07 March 2017

Keeping Our Talents Out From Under The Bushel

This is more of a cautionary tale than anything, lessons I am learning from pulling a talent out from under a bushel. Music has always been a part of my life, but once I left home I decided I was not going to sing in a church choir anymore. I just didn't like doing it and had done it from 12-18 years old. Much like a prison sentence, I felt I'd paid my debt to choir society and I wanted to be freed from life in choir prison. I continued to sing to the radio, with my family and sometimes with friends but I retired from any real kind of performing unless it was Christmas carols or camp songs.

Teaching kiddo to sing and have music in her life was important to me, so in our home music has been a priority, including getting her involved in band this year. Which, I'll confess has not gone that well - the band part of that. When we moved to Albuquerque people in our new church congregation would hear me sing during the congregational hymns and the pressure started turning on about why I wasn't in the choir. Then the ward music director asked if I wouldn't sing in choir if I would be willing to perform with a small group in services sometime. I would rather do that than go to choir every week, even though we have an amazing choir at our church,  -- it was a one-time commitment, so I agreed...still not really feeling excited about it.

So it's come my time to perform and I'm singing a bass part which as an alto is a challenge! We are singing a fairly challenging piece and I am singing in the bass clef which is very hard to do when you are used to singing the top lines of the sheet music. It has not been easy. I realize I have a much harder time reading notes, I've forgotten the count of some notes and I have forgotten many of the music terms, in Italian of course. Being able to construct the sounds of the notes in my head is a challenge too. My voice muscles are not as fit as they once were, it's a challenge for me to stay on key to hold long notes, my throat gets tired faster and I just don't have a lot of vocal stamina. After practicing on my own for an hour and then with the group for an hour last night my throat felt like someone had worked it over with sandpaper and my voice sounded laryngitis-y.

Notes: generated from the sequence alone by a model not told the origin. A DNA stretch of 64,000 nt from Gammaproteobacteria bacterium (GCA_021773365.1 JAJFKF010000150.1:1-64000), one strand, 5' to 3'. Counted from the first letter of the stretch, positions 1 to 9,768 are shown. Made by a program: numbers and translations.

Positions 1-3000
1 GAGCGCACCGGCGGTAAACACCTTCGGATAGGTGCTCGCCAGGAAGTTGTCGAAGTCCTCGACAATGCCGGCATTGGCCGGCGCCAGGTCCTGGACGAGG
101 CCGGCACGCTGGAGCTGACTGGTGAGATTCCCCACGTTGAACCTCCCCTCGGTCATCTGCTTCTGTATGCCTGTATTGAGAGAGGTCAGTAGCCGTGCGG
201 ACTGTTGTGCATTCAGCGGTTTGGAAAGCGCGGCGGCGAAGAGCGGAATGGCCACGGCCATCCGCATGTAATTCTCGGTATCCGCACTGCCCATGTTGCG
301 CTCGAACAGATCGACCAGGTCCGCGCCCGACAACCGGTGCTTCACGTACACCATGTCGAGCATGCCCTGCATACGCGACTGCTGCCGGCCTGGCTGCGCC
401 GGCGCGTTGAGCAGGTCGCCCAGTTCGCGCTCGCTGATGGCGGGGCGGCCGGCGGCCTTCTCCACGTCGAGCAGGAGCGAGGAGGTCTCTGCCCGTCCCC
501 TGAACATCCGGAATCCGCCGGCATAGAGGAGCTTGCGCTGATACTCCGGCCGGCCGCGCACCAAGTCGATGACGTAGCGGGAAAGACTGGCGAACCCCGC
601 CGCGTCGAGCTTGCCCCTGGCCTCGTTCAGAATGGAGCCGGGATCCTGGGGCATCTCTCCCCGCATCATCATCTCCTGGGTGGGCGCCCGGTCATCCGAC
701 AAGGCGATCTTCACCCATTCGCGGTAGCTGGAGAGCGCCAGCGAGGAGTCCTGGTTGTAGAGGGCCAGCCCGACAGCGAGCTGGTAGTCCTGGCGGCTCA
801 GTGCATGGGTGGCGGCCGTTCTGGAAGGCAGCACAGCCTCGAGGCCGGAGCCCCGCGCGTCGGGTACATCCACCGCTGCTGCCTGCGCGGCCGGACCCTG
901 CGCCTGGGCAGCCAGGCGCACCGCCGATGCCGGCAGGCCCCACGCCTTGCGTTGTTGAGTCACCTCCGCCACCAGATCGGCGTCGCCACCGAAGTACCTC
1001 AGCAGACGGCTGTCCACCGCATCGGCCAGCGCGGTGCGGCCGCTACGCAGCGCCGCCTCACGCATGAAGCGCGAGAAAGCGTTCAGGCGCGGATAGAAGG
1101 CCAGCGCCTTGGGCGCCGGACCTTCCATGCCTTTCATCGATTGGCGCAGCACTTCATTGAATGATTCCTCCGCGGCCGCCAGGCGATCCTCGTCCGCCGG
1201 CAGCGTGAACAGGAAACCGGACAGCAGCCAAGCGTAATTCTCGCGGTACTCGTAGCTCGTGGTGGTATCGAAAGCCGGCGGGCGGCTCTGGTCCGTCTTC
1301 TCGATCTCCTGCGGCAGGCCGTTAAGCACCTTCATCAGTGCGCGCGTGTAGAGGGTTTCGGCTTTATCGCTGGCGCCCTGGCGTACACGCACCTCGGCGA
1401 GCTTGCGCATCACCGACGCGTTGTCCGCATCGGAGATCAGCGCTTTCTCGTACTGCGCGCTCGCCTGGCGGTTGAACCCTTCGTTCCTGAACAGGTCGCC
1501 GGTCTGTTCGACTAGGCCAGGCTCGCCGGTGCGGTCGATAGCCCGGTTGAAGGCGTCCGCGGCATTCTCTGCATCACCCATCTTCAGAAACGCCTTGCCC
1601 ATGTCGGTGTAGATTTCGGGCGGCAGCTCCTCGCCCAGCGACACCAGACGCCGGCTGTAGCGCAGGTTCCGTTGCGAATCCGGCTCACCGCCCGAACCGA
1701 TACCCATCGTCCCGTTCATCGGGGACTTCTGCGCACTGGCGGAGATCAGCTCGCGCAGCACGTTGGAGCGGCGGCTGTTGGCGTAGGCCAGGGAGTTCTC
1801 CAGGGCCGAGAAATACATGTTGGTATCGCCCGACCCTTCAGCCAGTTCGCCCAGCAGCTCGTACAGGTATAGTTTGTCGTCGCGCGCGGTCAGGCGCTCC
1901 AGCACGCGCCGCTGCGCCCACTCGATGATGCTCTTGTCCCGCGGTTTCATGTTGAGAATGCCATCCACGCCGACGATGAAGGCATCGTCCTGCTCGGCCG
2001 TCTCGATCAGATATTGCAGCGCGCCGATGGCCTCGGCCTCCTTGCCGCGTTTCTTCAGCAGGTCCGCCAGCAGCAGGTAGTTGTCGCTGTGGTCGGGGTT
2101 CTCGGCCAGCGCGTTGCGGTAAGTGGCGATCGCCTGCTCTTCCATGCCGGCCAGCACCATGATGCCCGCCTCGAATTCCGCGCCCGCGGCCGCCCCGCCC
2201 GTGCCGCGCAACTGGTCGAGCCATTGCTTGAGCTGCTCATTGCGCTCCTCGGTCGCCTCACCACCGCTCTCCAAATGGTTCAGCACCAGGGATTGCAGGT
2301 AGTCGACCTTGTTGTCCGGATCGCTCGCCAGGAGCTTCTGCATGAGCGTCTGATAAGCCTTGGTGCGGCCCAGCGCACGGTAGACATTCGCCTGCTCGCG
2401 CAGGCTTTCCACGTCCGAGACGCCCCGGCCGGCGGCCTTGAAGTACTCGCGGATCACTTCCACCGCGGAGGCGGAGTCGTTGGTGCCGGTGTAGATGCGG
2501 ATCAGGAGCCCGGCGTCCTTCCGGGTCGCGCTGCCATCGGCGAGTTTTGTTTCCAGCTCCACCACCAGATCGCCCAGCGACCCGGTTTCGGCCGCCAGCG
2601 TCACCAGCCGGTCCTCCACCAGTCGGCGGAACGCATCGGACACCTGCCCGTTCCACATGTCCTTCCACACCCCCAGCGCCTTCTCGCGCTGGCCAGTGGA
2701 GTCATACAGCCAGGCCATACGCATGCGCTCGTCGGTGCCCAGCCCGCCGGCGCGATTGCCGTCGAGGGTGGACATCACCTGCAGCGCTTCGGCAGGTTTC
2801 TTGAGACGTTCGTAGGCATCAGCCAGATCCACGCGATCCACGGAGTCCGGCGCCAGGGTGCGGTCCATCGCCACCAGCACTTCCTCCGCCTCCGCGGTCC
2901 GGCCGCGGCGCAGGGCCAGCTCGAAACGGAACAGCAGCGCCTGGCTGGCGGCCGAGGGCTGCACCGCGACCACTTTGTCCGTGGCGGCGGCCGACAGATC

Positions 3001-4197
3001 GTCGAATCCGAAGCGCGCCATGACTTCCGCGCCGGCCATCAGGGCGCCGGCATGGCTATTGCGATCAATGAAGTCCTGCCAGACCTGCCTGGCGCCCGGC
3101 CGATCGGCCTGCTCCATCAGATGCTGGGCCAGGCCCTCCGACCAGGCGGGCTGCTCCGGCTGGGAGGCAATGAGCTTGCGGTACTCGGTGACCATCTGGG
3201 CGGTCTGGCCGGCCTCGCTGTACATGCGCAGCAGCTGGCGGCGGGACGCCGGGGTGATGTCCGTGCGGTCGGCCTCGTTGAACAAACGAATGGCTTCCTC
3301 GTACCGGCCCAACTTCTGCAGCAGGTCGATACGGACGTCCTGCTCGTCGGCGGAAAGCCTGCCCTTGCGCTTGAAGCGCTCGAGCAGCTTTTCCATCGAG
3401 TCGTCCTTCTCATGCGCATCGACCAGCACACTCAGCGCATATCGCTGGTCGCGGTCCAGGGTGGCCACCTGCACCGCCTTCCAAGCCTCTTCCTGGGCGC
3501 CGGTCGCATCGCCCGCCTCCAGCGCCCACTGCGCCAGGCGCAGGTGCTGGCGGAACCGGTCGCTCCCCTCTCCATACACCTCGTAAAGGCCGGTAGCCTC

Then there is the whole process of knowing all the words and intonations, while at the same time reading the notes in the bass clef, holding them for the right amount of time, breathing in the right places, getting louder and softer at the right times. It's a LOT to manage, but even more so when you're rusty at all of it. I definitely feel out of my element with all this at this point in my life, especially since I am performing with professionally trained musicians. Ack!

Thankfully, at home we have a professional size keyboard we bought second hand a few years ago that I can use to practice. Thankfully I can still read and find the notes on the keyboard. Thankfully it's coming back little by little. But boy do I have a lot of practicing to do before Sunday. Facing this challenge has gotten me more in the musical groove and I think I would like to stay a little more fit and familiar in the music realm. I should play the piano a little bit now and then as well and finally commit to learn to play my ukulele well. I actually enjoy doing all these things when I can do them on my own terms.

I need to start thinking about my talents and ensuring that there aren't others rusting away under a bushel as well. There are definitely some you can pick up and put down more easily than others. But it's true you'll lose them if you don't use them enough. This experience is a good reminder for me even though it's a little painful.

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